While the FFCRA and AB 1867 have now officially sunsetted, we should point out that a renewal of the federal sick leave program is reportedly a part of the latest COVID-19 stimulus package being considered on at Congress at time of this publication. While this would not be relevant to 2020 audits, it’s worth considering that the legislative landscape could change in 2021.
So what will the Audit Unit look at when auditing 2020 claims?
We all know that the PAR audit comes down to several factors: compensation due, notices, and frequency of these factors as it relates to correctness and timeliness. The biggest issues we are facing: what benefit notices do we send, and do we owe compensation beyond what our employer paid?
Well, this raises two questions that we are seeing in the work comp industry:
- Should we send an employer wage continuation notice when our employer pays COVID-19 sick leave?
- Should we send a TD denial letter for benefits paid by the employer for COVID-19 sick leave?
I’ve heard unofficial guidance that says, do neither of the above. Instead, send a TD start notice and explain the employer paid COVID-19 sick leave as required by the state and federal legislation talked about above.
This raises the following question:
- What if there is no medical evidence of disability? What if the only piece of paper you have is a positive test? Must we send a TD start notice and then a PD delay?
Sending a TD start notice and a PD delay letter without medical evidence is problematic, because there is no medical evidence to trigger for the start TD notice. Also, there is no “end of TD notice” or any existence of PD to trigger for any type of PD notice.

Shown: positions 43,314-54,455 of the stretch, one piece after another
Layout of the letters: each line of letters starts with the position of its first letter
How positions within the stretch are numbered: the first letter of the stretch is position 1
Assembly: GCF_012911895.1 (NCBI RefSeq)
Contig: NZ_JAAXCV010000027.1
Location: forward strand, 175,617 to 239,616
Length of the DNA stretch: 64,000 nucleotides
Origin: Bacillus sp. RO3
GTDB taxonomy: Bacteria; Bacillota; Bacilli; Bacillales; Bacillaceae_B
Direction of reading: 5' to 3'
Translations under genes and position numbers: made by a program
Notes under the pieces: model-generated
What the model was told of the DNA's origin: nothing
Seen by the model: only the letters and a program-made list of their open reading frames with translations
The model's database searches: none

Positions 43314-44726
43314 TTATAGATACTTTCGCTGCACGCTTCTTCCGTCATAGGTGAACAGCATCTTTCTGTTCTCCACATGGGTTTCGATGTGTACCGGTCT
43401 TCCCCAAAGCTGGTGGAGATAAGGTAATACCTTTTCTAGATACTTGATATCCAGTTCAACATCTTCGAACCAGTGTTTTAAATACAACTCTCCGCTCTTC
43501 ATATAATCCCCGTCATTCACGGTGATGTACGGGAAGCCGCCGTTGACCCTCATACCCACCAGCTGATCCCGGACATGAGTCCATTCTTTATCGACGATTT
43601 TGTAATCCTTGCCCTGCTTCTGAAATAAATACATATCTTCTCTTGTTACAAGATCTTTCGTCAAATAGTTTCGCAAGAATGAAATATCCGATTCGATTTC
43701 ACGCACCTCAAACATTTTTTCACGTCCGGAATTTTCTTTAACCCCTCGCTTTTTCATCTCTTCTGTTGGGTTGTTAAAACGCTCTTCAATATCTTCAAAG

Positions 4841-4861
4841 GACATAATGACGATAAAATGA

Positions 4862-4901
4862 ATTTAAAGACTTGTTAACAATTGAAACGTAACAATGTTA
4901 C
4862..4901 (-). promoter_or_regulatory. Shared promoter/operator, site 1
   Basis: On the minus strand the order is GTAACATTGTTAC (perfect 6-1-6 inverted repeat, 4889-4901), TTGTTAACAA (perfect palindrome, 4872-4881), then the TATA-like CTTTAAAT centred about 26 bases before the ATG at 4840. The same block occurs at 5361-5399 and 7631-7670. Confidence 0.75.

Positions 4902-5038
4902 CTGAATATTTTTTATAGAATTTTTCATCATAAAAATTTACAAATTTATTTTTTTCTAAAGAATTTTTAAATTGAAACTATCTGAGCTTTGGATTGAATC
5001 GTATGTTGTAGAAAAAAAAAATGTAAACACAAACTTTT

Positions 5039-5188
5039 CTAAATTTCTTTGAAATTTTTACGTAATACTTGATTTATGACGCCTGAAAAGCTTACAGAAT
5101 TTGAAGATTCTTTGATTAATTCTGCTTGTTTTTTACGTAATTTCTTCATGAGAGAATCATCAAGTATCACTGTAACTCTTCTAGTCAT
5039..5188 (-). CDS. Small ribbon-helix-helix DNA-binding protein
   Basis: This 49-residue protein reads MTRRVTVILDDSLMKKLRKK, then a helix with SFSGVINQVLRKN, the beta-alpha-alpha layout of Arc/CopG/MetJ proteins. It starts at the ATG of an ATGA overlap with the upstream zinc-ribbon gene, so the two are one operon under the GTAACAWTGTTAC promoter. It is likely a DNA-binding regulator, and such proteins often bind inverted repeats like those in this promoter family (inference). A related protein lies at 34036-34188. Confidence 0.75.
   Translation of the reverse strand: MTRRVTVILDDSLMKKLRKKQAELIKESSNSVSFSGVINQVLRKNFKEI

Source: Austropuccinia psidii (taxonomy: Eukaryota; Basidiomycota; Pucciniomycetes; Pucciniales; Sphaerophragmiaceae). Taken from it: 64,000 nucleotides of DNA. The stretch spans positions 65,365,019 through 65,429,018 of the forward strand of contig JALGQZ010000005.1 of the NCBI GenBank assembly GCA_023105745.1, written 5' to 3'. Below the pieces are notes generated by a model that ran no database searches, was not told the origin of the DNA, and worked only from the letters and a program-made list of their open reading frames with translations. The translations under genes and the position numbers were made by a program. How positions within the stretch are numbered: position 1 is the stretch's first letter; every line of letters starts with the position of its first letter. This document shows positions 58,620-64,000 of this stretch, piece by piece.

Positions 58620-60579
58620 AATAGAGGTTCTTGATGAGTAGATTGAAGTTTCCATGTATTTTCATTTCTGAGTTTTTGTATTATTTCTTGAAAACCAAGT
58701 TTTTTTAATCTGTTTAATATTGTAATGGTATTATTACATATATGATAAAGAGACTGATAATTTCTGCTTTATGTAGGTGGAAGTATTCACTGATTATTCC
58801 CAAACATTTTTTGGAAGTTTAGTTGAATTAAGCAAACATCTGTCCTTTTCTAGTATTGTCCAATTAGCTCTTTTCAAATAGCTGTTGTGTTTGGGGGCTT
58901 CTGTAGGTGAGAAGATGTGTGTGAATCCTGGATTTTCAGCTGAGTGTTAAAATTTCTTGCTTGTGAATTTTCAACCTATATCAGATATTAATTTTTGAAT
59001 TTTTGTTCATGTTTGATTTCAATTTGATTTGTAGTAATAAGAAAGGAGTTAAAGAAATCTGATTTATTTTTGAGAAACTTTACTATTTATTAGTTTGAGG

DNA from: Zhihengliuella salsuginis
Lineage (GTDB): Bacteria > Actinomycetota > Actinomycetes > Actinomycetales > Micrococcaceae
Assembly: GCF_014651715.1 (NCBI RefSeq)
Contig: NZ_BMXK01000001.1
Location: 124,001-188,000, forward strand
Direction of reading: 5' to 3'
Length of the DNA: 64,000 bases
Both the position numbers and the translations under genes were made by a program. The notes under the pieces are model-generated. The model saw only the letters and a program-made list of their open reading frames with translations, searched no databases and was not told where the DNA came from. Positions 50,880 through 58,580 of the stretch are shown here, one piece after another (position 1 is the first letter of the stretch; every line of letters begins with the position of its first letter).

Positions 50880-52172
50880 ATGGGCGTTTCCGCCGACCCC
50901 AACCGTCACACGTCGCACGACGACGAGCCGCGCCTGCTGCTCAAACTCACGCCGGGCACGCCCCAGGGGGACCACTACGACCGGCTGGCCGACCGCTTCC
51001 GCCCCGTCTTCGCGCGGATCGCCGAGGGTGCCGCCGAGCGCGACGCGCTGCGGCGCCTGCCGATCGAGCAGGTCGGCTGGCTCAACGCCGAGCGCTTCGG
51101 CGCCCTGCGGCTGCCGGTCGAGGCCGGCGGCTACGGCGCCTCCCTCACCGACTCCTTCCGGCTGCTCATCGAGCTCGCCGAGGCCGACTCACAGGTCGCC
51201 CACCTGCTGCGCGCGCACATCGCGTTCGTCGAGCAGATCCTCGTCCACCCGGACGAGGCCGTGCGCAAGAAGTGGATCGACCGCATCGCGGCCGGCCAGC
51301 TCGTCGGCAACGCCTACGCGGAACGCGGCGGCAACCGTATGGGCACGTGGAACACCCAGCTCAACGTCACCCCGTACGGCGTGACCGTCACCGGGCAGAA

So, what should you do? In cases where there was a positive test only and no medical evidence of disability, I would suggest a TD denial would be the best way to handle that situation.
Next, what about cases where there is medical evidence indicating TD is due, but the employer is paying mandatory COVID-19 sick leave? In those situations, send a start TD notice with clarification on how the employer paid COVID-19 sick leave and follow the process with either continued TD or a TD end notice, PD Delay or PD Denial.
It is important for claims managers to have conversations about these very questions. Whatever you decide to do, we recommend that you be consistent in your notifications and documentation with proof attached to the file.
What about compensation due? I cannot even count how many files I have audited believing from reading notes something was paid, only to find out what was thought to have been paid was not what was actually paid.
There is a big difference between thinking and knowing with proof in hand. Get your proof and have it ready in your file! Be aware of what surprises may be lurking in your COVID-19 claim files.
Sherri Dozier is a state audit consultant, large loss specialist, and the Director of Client Development and Relations for the Law Offices of Bradford & Barthel LLP. If you have questions about audits, large losses, or other complex workers’ compensation defense issues, please feel free to contact Sherri at email@example.com or by calling 909.224.4658.